Barbara Hamm Lee is the Executive Producer and Host of Another View, a weekly call in talk show that "discusses today's issues from an African American perspective." She is also the owner of Sharing Info, LLC., a media/communications consulting company. She has held the position of Project Director for the National Federation of Community Broadcasters' African American Public Radio Stations Initiative, consulting with 26 African American public radio stations on compliance, governance, development, programming and community engagement. For eleven years, Barbara held a variety of leadership positions with WHRO Public Media.

Prior to her work with WHRO, Barbara held management positions with Communications Technologies, Inc.; Prince Georges County, Maryland Police Department and Hamm and Fox Communications. Most of Barbara's career has been spent in television news management including News Director for WTKR-TV in Norfolk, VA; KYW-TV, Philadelphia; WJLA-TV, Washington, D.C.; Black Entertainment Television; WJZ-TV and WBAL-TV, Baltimore, Maryland. She has also served as an adjunct journalism professor for Norfolk State University and Old Dominion University.

Barbara currently serves as Chair, YWCA, South Hampton Roads Board of Directors; Former Chair, Norfolk Redevelopment and Housing Authority; Immediate Past Chair of the Norfolk Education Foundation Board of Directors; and board member of Virginia Center for Inclusive Communities (VCIC), Governor's School for the Arts Foundation Board and Bennett College Alumnae Association, Tidewater Chapter.

Barbara has been recognized for her work in the community, including being named by the YWCA-SHR as a 2010 Woman of Distinction; a Woman of Courage, Confidence and Character Award and a Famous Former Girl Scout Award, both from the Girl Scout Council of Colonial Coast; the Virginia Center for Inclusive Communities Humanitarian Award; the Martin Luther King, Jr. Community Service Award and the Volunteer of the Year Award, both from the Urban League of Hampton Roads.

A native of Baltimore, Maryland, Barbara is married to Maxie Lee, has a daughter, step-daughter and a granddaughter, and loves to spend time with family and friends. She is a graduate of Bennett College (Summa Cum Laude), and attends First Baptist Church, Berkley.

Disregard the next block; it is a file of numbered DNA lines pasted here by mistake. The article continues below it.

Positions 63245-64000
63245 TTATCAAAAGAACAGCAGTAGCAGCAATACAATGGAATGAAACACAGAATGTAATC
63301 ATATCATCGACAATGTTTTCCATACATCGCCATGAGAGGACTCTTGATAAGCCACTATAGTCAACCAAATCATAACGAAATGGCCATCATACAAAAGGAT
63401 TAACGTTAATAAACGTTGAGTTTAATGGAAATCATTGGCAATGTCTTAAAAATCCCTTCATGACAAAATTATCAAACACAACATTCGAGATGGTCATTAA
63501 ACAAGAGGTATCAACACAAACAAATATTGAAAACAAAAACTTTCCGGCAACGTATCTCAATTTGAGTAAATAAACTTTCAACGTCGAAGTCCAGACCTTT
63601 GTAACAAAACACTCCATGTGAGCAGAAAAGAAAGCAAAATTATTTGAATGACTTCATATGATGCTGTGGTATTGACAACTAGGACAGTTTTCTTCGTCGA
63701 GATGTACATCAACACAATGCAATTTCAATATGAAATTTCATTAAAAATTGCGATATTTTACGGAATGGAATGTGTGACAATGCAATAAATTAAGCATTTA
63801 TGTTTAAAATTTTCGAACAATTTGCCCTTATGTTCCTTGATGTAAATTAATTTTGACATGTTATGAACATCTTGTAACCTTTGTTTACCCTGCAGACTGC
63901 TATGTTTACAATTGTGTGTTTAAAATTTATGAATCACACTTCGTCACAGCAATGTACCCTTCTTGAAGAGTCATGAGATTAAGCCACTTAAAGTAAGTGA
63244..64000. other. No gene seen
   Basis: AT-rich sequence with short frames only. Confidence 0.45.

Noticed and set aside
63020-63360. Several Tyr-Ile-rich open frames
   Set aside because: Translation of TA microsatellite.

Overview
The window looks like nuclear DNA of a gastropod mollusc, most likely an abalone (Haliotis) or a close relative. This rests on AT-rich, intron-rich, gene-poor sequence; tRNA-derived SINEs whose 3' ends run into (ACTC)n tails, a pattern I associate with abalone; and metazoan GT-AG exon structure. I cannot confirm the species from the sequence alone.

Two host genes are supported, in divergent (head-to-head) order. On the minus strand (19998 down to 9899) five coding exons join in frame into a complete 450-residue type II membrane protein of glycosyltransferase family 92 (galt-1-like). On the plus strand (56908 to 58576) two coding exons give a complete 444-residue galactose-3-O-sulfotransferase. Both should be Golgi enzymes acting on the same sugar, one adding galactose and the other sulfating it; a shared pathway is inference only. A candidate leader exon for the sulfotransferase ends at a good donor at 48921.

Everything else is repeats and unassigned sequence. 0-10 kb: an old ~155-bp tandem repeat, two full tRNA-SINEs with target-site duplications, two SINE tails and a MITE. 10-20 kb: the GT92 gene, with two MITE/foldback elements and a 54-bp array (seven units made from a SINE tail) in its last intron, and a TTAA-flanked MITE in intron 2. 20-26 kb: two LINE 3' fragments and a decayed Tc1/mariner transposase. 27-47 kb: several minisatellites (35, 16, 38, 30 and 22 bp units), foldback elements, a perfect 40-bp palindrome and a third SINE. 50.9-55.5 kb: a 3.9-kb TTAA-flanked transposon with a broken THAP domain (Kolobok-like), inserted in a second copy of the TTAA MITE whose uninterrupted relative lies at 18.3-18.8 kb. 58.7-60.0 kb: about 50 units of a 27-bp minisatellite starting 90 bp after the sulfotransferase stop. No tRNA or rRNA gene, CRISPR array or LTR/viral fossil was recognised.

Howard H. Hoege III

Howard H. Hoege III

Howard H. Hoege III

President & CEO, The Mariners’ Museum and Park

Selected accomplishments:

  • BS, United States Military Academy, West Point, 1994;
  • JD, University of Virginia School of Law, 2002;
  • LLM, The Judge Advocate General's School, 2006
  • Infantry Officer, US Army, 1994-2002
  • US Army Ranger School, 1995
  • Iraq War Veteran 101st Airborne Division (Air Assault), 2003-2004
  • Counsel, U.S. Senate Armed Services Committee, 2009-2010
  • Assistant Dean, Frank Batten School of Leadership and Public Policy, Univ. of Virginia, 2010-2014

In your opinion, what is the value of humanities in the 21st century?

Technological advancements in transportation and communication thrust individuals from different cultures into contact with one another more than ever before. In the face of superficial differences that seem, on the surface, to divide us, the humanities can teach us how we are, in fact, connected to one another.


Kelly Jackson

Kelly Jackson

Kelly Jackson


Arthur Knight

Arthur Knight

Arthur Knight

Associate Professor of American Studies & English, College of William & Mary

Selected accomplishments:

Author of numerous works on the history of African Americans and American Cinema, including the book, Disintegrating the Musical: Black Performance and American Musical Film (Duke UP 2002). Co-founder of the History of Moviegoing, Exhibition, and Reception (HoMER) Network and founder and co-director the Williamsburg Documentary Project at the College of William & Mary. Research fellow at Stanford Humanities Institute, 2002-03; current fellow at William & Mary's Center for the Liberal Arts; board member, William & Mary Libraries.